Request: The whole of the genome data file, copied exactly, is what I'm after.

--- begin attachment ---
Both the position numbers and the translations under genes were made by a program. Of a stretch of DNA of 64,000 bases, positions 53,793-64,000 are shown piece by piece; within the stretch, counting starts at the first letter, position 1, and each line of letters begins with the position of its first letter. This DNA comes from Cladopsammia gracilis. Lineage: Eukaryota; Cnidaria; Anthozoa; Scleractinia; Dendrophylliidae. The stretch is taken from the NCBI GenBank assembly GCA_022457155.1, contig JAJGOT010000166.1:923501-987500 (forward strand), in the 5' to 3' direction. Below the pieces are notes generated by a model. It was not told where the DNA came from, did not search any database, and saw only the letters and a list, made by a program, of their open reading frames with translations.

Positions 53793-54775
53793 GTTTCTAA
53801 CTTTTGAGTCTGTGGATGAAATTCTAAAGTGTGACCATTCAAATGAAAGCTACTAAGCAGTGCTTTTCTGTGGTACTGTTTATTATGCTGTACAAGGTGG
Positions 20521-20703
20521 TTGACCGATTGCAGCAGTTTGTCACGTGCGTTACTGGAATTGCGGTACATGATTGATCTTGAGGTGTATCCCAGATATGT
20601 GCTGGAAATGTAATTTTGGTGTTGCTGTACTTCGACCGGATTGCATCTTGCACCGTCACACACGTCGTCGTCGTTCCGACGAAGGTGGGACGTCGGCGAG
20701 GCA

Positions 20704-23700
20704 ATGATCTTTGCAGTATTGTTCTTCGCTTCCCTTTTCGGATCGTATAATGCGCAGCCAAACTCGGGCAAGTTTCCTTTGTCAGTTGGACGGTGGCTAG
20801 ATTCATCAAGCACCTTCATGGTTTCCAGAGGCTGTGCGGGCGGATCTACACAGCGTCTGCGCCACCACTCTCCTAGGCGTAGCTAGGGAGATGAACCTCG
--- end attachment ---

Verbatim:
Both the position numbers and the translations under genes were made by a program. Of a stretch of DNA of 64,000 bases, positions 53,793-64,000 are shown piece by piece; within the stretch, counting starts at the first letter, position 1, and each line of letters begins with the position of its first letter. This DNA comes from Cladopsammia gracilis. Lineage: Eukaryota; Cnidaria; Anthozoa; Scleractinia; Dendrophylliidae. The stretch is taken from the NCBI GenBank assembly GCA_022457155.1, contig JAJGOT010000166.1:923501-987500 (forward strand), in the 5' to 3' direction. Below the pieces are notes generated by a model. It was not told where the DNA came from, did not search any database, and saw only the letters and a list, made by a program, of their open reading frames with translations.

Positions 53793-54775
53793 GTTTCTAA
53801 CTTTTGAGTCTGTGGATGAAATTCTAAAGTGTGACCATTCAAATGAAAGCTACTAAGCAGTGCTTTTCTGTGGTACTGTTTATTATGCTGTACAAGGTGG
Positions 20521-20703
20521 TTGACCGATTGCAGCAGTTTGTCACGTGCGTTACTGGAATTGCGGTACATGATTGATCTTGAGGTGTATCCCAGATATGT
20601 GCTGGAAATGTAATTTTGGTGTTGCTGTACTTCGACCGGATTGCATCTTGCACCGTCACACACGTCGTCGTCGTTCCGACGAAGGTGGGACGTCGGCGAG
20701 GCA

Positions 20704-23700
20704 ATGATCTTTGCAGTATTGTTCTTCGCTTCCCTTTTCGGATCGTATAATGCGCAGCCAAACTCGGGCAAGTTTCCTTTGTCAGTTGGACGGTGGCTAG
20801 ATTCATCAAGCACCTTCATGGTTTCCAGAGGCTGTGCGGGCGGATCTACACAGCGTCTGCGCCACCACTCTCCTAGGCGTAGCTAGGGAGATGAACCTCG